Those who pose the question were right about one thing: Jesus speaks the truth, and He is no respecter of persons. To their amazement, their clever question falls flat, so they beat a hasty retreat.

They have completely failed to entrap the Son of God; oh, such sinful questions might look good to some people for a little while, but they are no match for the truth. They leave, and Jesus continues on His way to the cross that is only three days away. Foolish questions and false dichotomies will not prevail against Him. Neither will sin, death or the gates of hell.

  1. The Things of Caesar and the Things of God

Like it or not, the Savior speaks the truth of God and Caesar: You live in two different kingdoms under two different rulers. As a Christian, you are a citizen of heaven and Jesus is your King. But until you are delivered, you also live in this world, and you are part of humanity and live under a government. You interact both in church and in society. You are a citizen of two very separate, distinct kingdoms. This is most certainly true, and this is most certainly okay: This is how God has set things to be until Christ returns in glory.

Today’s Gospel lesson gives us opportunity to see how many people will try to twist these two kingdoms – and to see what a danger that is to your faith.

Again, Scripture makes the distinction clear: God has placed you to live in two very distinct kingdoms. However, some will approach it this way: They will say, “You live in two kingdoms right now, it is true: The kingdom of God and the kingdom of the world. It can’t be helped. Therefore, Christian, it is up to you to avoid the kingdom of the world as much as possible in favor of the kingdom of God. Your faith will be measured by how much you stay out of the one and in the other.”

Sometimes this is obvious: It is taught among some that one who follows God should not vote, or pay taxes, or serve in the armed forces or even drive cars or use electricity. Such teachings are easy to spot, but they are not found in the Scriptures. Neither are the more subtle forms that can put your faith in danger. Consider the following questions, and look for the false dichotomies-the false “either/or’s”:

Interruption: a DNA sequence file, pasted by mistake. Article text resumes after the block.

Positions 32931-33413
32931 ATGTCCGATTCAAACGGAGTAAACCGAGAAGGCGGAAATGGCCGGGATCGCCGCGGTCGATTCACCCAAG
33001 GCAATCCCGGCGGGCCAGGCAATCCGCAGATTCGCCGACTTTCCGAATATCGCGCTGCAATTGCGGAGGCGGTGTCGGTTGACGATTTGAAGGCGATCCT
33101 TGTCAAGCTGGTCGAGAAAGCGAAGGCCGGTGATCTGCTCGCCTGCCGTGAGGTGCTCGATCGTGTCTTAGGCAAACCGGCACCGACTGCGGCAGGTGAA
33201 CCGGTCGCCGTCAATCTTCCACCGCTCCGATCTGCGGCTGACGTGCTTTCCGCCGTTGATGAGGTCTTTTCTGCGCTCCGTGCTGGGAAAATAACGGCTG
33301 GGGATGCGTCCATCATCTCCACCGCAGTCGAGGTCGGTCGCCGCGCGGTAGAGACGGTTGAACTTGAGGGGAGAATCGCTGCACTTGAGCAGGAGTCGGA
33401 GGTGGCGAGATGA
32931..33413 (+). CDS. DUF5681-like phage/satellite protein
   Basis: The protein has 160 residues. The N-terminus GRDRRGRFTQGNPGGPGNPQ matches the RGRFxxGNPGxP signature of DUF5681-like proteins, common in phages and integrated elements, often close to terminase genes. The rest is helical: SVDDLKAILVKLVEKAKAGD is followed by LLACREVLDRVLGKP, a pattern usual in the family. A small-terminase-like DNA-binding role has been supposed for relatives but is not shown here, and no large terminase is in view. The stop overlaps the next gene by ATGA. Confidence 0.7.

“Are you a born-again Christian, or do you dance?”

“Do you dress differently than the world, or don’t you believe in Jesus?”

“Are you committed to the Lord, or do you listen to secular music?”

We might dismiss these questions as merely being “strict” or “conservative,” but there is more to it than that. There is a doctrinal problem here — and woe to those who mistake a doctrinal problem for a political disagreement. Such statements imply that, to be a Christian, you must not dance, you must wear certain clothes, and you must avoid all secular music. In other words, you are in the Kingdom of God because of how much you stay out of the kingdom of man. Therefore, you are a Christian because of your clothes, your music and your not-dancing. And if you are a Christian because of these things, then your salvation is dependent upon your clothes, your music and your not-dancing.

Your salvation is dependent upon your work, and not solely dependent upon the forgiveness of sins. As soon as you buy into this, the doubts creep in. Take, for instance, the question, “Are you committed to the Lord, or do you listen to secular music?” This question signals a false teaching about the two kingdoms — it says that as a citizen of God’s kingdom, you cannot make use of things in the kingdom of this world. It implies that you may listen to music in only one kingdom, but the doubts arise and questions must be asked: Is a “Christian” song that denies Baptism better than a secular song that speaks truth about the human condition? What if a singer in the Christian music industry records a secular song — is it okay to listen to? What if a singer in the secular music industry is a Christian — is that okay to listen to? The questions grow and along with them grows uncertainty.

The reason for this is simple: The Scriptures do not forbid music-or dancing, for that matter; nor do they command you to dress a certain way.

On the other hand — and this is a BIG “on the other hand,” this doesn’t mean you have the license to do whatever you want. A secular song may indeed teach a profound truth and be worth listening to; but if your favorite music extols the virtues of drug use or sexual immorality, then you’ve got a problem.